- he rejected the possibility of starting informal talks with a small group of EU Member States, saying that an agreement needs to be found with 27 countries; and
- the “first important moment” in Brexit negotiations at the EU level will be the Council meeting in Bratislava on September 16 – Michel specifically ruled out any concessions being made to the UK, particularly on the freedom of movement, as this “would set a precedent that would threaten the whole European project.
- On Monday evening, Economic Affairs Commissioner Pierre Moscovici is expected to present economic impact projections for 2016-17 at a Eurogroup meeting on the UK referendum’s effect on the eurozone economy.
- Market disruptions in Italian bank stocks led that country’s government to announce a plan to inject up to €40bn in equity. The plan has drawn adverse comments from other European authorities on the grounds that under the EU’s recovery and resolution rules, creditors must be “bailed in” before a capital injection can be authorized. Separately, Deutsche Bank’s chief economist called for a broader bailout of European banks, stating that an injection of €150bn was needed to help save those institutions.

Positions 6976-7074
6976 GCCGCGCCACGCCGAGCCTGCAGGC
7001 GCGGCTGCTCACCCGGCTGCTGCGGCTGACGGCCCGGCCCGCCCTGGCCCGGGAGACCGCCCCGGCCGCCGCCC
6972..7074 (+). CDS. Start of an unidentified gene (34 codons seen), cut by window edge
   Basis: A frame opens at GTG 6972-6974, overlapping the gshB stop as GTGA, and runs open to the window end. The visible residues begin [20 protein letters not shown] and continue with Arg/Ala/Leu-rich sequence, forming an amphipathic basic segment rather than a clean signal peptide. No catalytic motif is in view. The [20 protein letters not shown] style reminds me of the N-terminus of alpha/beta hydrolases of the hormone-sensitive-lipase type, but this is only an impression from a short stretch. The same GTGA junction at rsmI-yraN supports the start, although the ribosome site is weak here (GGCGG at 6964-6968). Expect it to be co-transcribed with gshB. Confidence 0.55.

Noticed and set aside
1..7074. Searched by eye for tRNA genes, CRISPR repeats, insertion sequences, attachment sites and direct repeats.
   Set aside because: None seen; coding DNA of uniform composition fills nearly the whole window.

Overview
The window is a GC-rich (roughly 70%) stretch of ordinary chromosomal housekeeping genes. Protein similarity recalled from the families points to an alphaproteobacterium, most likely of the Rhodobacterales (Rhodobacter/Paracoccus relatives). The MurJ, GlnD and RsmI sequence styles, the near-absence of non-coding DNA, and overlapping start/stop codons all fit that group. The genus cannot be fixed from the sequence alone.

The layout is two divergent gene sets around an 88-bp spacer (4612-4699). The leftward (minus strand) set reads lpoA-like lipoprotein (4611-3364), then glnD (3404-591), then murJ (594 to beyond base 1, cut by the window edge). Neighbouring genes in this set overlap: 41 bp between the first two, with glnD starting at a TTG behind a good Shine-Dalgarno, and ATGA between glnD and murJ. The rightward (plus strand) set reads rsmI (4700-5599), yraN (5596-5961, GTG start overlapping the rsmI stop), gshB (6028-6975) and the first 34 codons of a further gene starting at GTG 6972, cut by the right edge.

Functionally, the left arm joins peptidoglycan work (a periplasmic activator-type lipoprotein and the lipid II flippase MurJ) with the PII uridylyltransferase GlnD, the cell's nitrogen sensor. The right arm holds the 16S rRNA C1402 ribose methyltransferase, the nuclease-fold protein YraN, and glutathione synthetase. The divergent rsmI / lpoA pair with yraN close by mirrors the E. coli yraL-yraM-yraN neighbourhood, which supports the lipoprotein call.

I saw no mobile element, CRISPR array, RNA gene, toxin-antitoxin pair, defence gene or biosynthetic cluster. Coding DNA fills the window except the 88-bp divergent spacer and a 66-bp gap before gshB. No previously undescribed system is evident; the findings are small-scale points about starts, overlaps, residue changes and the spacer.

- Leaders and officials from France, the UK and the United States will be traveling over the next few weeks to discuss post-Brexit Europe and the post-Brexit global economy.
- UK Chancellor George Osborne has started a “world tour” of talks, saying he will create a “more outward-looking, global-facing Britain.” He visited New York on Wednesday, and will travel to Asia in the coming weeks.
- US Treasury Secretary Jack Lew will visit business leaders and market participants in London, Paris, Berlin and Brussels from July 11 to 14 to discuss the UK, Europe, and global economic stability and growth following the UK referendum.
- French President Francois Hollande is expected to launch a European tour next week, visiting Portugal, the Czech Republic, Austria, Slovakia and Ireland, to “give Europe a new impulse.”
- Theresa May to take office as UK Prime Minister on July 13, 2016.
- European Council meeting on new EU priorities and Brexit negotiations on September 16, 2016.